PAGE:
| Posted by Gary Sauer-Thompson at 12:32 PM | | Comments (13)
Comments

Comments

Once again we see the flawed assumption that environmental management is a zero sum exercise in which resources devoted to conserving the environment are necessarily at the expense of economic growth. It's a mentality more suited to a cost accountant than an economist but then Sloan abandoned any pretence of scholarly objectivity many years ago.


There is very little examination of the role water has played in Australian history and culture similar to the calibre of analysis directed at other resources such as gold, wool and forests.

Until very recently, water in Australia has failed to exercise the academic imagination, especially that of the humanities and social sciences. When water does make an appearance it is usually in terms of the triumphs of dam building, the evolution of water authorities and water law, the times when there has been too much or too little water, and the exploration of the rivers

The water news here is that all the dams are full. Our desalination plant is running at 25% and all the water generated will likely be put back into the ocean.

The resistance to reform is described by Ross Gittens in the National Times:

Apparently, the egghead bureaucrats at the authority have no idea of the devastation they'd cause, wiping out whole river towns and causing horrendous unemployment, while prompting a huge leap in the price of food, ending the nation's food security and prompting a surge in food imports.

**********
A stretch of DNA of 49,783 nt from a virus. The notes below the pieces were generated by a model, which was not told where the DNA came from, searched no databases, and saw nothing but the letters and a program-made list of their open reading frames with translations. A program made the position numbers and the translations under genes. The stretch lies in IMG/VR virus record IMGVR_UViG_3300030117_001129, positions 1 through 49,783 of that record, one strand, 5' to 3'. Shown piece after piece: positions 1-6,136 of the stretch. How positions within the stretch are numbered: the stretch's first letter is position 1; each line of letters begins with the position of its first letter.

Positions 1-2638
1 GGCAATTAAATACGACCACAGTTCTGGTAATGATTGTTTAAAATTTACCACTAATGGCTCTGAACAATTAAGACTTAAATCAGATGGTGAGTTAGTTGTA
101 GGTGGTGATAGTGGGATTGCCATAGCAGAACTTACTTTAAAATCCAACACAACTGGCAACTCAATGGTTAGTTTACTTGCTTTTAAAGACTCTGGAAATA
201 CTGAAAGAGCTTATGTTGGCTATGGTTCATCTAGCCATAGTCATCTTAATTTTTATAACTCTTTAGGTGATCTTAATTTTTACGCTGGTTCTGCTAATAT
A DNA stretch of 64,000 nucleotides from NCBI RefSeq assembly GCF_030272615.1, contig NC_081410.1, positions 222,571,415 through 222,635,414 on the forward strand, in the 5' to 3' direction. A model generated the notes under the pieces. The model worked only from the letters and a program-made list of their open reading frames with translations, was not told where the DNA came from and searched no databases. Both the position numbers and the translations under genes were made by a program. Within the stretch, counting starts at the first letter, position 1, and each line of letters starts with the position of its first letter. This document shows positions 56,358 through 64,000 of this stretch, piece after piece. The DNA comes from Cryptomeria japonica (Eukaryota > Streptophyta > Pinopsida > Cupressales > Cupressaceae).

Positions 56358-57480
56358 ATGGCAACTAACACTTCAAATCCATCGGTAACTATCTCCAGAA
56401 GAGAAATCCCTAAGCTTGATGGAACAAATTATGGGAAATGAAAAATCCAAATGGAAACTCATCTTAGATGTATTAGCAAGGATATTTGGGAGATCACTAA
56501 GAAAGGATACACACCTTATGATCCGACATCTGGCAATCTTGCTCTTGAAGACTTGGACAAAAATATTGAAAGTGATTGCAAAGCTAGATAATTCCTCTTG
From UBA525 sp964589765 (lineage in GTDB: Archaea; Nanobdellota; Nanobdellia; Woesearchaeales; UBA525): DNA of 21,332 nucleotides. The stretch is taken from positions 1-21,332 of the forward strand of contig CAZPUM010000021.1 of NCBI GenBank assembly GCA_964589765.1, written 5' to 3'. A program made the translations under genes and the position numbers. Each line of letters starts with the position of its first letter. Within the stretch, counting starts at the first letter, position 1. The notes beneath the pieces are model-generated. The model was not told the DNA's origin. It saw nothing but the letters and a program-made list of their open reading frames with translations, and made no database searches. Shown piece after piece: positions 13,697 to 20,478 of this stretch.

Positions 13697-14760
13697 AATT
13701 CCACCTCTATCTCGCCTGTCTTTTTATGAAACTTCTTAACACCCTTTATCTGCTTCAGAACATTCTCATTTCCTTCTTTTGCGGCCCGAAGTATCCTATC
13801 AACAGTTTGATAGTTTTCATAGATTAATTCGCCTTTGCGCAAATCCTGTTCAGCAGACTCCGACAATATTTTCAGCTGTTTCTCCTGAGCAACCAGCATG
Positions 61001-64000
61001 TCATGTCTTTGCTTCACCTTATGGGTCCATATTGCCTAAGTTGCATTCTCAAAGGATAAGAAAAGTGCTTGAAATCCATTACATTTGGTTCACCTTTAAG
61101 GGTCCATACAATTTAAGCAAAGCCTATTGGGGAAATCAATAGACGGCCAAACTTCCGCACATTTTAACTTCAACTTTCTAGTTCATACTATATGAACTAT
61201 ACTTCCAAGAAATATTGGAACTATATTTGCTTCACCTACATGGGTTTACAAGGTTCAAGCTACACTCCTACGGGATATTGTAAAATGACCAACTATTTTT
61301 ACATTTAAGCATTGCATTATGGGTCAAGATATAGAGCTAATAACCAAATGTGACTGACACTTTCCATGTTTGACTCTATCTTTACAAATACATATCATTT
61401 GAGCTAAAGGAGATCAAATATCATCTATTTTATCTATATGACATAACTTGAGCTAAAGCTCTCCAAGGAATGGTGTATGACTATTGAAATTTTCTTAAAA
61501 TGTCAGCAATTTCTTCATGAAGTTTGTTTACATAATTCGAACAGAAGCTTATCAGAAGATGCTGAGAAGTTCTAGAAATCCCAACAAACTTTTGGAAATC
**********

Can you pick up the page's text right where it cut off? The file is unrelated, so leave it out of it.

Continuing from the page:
Clearly, there's a requirement for commonsense to prevail and for the needs of people, their livelihoods and their communities to be put ahead of worries about the environment.

What is ignored is the sustainability of the ecosystem:--what we're doing to the Murray-Darling is ecologically unsustainable, it won't be - can't be - sustained.

If what happened with wage-fixing is any guide, the Federal Govt. will set up a more compliant authority which will be more sensitive to political pressures, but without directly taking responsibility itself.

Govts. like to hide behind "independent" authorities on issues where there is no right answer, like wages and water. So Judith Sloan's proposal for legislative change is quite likely going to get up, in the context of setting up a new Authority or drastically modifying the existing one.

The anti-reform irrigator's position is that the River Murray crisis has been caused solely by the drought. The National Irrigators Council has dismissed claims water extraction by upstream growers had caused SA stretches of the river to dry up, instead blaming the crisis solely on the drought.

the debate needs to shift away from a political bunfight ----regional Australia versus the Greens + urbanised professional elites--- to a change of farming practices. That is change has to take place.

At the very minimium over head sprinklers & open furrow irrigation need to go to be replaced by dripper systems and also l equipment to measure ground moisture content at various levels to see if plantings actually require watering.

What we should aim for is intensive, high-quality and high-efficiency irrigation agriculture Australian farmers can do in the right sort of terrain, soil and climate - and with adequate water.

This an opportunity to diversify to crops that use less water and can cope with seasonal changes that still produce adequate harvests. An opportunity to move away from water hungry crops like cotton and rice to crops more suitable to the ecology of the Murray-Darling river system.

annon, "equipment to measure ground moisture content at various levels to see if plantings actually require watering."